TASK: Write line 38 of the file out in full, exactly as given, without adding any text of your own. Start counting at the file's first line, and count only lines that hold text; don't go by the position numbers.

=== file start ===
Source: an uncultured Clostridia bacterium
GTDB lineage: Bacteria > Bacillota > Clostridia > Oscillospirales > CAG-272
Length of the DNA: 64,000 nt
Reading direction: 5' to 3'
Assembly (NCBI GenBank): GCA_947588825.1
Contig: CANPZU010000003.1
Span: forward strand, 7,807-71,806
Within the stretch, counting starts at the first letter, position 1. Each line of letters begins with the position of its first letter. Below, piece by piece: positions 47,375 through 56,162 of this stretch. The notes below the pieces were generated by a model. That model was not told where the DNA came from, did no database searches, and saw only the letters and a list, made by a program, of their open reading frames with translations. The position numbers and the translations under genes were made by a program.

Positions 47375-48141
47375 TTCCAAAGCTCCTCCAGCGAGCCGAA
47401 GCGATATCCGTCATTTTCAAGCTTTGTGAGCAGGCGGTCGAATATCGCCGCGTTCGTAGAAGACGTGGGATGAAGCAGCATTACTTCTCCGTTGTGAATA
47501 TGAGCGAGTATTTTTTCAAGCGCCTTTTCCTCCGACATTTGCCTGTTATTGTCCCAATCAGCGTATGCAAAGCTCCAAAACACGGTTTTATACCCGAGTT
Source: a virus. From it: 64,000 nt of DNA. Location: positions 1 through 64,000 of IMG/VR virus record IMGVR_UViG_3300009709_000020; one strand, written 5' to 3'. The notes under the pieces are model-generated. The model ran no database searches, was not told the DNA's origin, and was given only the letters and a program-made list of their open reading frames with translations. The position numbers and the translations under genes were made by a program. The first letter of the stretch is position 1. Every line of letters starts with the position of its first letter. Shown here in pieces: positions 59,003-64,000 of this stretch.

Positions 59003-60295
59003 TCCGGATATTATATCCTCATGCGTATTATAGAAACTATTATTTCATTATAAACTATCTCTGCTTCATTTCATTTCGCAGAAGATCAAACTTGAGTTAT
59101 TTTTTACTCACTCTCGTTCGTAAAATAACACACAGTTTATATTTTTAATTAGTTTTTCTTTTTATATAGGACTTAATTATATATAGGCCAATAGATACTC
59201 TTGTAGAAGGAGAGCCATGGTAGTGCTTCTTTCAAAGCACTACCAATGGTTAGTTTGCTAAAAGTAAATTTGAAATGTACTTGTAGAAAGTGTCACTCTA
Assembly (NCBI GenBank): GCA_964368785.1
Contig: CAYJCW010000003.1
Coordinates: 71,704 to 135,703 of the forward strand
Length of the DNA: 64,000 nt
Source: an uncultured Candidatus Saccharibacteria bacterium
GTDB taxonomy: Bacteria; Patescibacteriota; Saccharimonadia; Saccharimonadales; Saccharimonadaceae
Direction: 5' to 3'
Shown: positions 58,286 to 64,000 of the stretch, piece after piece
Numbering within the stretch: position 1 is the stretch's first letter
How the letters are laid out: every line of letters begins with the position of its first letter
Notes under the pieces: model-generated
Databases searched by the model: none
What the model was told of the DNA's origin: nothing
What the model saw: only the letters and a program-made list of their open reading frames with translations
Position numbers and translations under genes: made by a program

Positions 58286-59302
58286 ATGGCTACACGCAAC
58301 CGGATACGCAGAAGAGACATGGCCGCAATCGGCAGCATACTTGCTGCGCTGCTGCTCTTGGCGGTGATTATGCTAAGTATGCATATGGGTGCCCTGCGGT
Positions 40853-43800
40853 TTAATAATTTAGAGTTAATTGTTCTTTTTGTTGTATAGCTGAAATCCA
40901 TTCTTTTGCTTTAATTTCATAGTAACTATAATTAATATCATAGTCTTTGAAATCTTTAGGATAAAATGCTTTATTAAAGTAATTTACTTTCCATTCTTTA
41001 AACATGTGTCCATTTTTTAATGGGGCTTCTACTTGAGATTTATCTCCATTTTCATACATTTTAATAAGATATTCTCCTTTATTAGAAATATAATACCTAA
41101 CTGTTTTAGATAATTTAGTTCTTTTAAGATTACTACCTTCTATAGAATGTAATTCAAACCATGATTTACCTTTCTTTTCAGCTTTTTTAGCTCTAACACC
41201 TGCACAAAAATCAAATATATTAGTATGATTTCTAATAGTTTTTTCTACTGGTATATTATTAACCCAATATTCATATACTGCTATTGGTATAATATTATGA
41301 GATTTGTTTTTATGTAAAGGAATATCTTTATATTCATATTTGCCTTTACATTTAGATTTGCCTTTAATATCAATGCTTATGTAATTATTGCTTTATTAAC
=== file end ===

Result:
40901 TTCTTTTGCTTTAATTTCATAGTAACTATAATTAATATCATAGTCTTTGAAATCTTTAGGATAAAATGCTTTATTAAAGTAATTTACTTTCCATTCTTTA